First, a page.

A 4/20 Flashback to the ‘We Believe’-Era Golden State Warriors of Weed

From basketball to bud, former Warriors power forward Al Harrington is now a pot pro.

Somewhere out there, in a coronavirus-free alternate universe, this weekend marks the beginning of the NBA Playoffs. In our timeline, however, pro hoops are postponed indefinitely.

With 4/20 also upon us — and also cancelled — it’s a tough time to be a weed-loving Warriors fan. To satisfy all those jonesing for buds and basketball, we spoke to Al Harrington, a member of the 2007 Golden State Warriors “We Believe” team, about his time with the Dubs and how he’s now selling dub sacks (in the form of legal flower, prerolls, and concentrates) with his premium cannabis brand, Viola

Harrington was not even with the Warriors for one full season. But the few months he was here were among the most magical memories in franchise history. The losing team of misfits, who hadn’t made the postseason in 12 years, barely squeaked into the playoffs by winning their last game of the regular season. They then proceeded to beat that year’s winningest team, the Dallas Mavericks, to become the first eighth-seeded NBA playoff team to upset the No. 1 seed in a seven-game series.

The Cinderella team had a few unrepentant stoners. “Stephen Jackson for sure. Matt Barnes one thousand percent,” Harrington says in a recent interview with SF Weekly. “Those are the two guys who were most open about it.”

And they are even more open about it now that cannabis is legal. “All my best games I was medicated,” Barnes told Bleacher Report in 2018. “It wasn’t every single game. But in 15 years, it was a lot.”

Teammate Stephen Jackson blazed up before games too. “It’s been a couple games where I smoked before games and had great games. It’s been some games where I smoked before the game and was on the bench after three minutes,” Jackson laughed while telling ESPN, “I shot three shots that went over the backboard, I gotta be honest with you.”

The squad’s coach, Don Nelson, now retired and living in Hawaii, grows his own strain called Nellie Kush and has said publicly that he smokes pot every day. But Nelson didn’t use marijuana during the 2007 season, nor did Al Harrington, though many of his teammates did. “I enjoyed a cocktail. They enjoyed a blunt,” he tells us.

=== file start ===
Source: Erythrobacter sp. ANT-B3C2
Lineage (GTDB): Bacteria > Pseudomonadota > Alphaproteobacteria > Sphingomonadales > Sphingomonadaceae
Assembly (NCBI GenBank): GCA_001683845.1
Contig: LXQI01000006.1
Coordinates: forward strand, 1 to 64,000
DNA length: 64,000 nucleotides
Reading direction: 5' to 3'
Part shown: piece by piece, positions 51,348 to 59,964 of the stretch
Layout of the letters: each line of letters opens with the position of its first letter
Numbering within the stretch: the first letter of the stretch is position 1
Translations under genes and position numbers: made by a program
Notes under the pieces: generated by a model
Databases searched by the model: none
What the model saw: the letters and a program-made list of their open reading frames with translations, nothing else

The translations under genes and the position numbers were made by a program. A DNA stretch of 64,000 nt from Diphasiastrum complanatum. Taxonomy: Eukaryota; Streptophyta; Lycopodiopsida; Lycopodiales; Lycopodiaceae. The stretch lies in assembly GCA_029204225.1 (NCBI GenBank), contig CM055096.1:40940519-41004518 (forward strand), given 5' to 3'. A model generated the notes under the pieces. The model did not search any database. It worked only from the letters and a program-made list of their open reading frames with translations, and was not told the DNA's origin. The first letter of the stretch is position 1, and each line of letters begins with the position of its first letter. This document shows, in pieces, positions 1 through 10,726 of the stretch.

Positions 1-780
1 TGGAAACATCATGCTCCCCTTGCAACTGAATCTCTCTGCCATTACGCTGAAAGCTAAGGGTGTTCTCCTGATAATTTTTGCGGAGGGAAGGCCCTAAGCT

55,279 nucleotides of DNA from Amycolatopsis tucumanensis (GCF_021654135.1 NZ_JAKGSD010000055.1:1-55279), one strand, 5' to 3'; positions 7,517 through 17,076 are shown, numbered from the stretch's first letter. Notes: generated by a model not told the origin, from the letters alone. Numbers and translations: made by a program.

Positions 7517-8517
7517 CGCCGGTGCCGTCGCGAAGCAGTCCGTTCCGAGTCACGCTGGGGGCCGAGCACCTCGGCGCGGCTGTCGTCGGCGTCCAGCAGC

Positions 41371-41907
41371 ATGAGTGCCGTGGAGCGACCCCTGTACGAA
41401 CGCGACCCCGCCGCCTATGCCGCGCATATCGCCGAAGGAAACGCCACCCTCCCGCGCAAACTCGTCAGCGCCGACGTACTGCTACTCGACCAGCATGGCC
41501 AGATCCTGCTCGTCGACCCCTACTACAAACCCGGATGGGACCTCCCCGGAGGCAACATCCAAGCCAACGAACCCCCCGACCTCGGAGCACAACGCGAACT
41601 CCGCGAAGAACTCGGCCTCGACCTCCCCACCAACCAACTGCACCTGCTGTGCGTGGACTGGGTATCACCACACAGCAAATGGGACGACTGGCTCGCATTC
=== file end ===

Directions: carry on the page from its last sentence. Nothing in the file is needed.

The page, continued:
Nelson was no choirboy either. “During baseball season, he would come to practice with two beers, with his dog, a cigar in his mouth and say, ‘Hey, you guys run practice. I’m going to the ballgame,’” then-Warrior Jason Richardson told NBC Sports.

Harrington was used to playing on better teams than that. He made the playoffs in his first six years in the NBA with the Indiana Pacers. But on Jan. 17, 2007, the Pacers traded him and Jackson to the Warriors.

“I was pissed,” Harrington admits of being traded to a losing team. “Indiana was a guaranteed playoff team, then being shipped off to Golden State where 12 years in a row they hadn’t been a playoff team.”

“I didn’t think I was going to a great opportunity,” he tells us. “But as soon I got there and got in that locker room, watching Baron [Davis] and watching Monta Ellis, J-Rich, and Biedrins, I was like, these dudes can play.”

What they played was Nelson’s quirky style of run-and-gun “small ball,” and the team’s secret weapon was a passionate Oakland fan base at recently-renamed Oracle Arena.

“I never had home fans like those home fans,” Harrington says. “Those people would be at every game, win, lose or draw, and they’re standing up and going crazy. That was probably my favorite stop of my career.”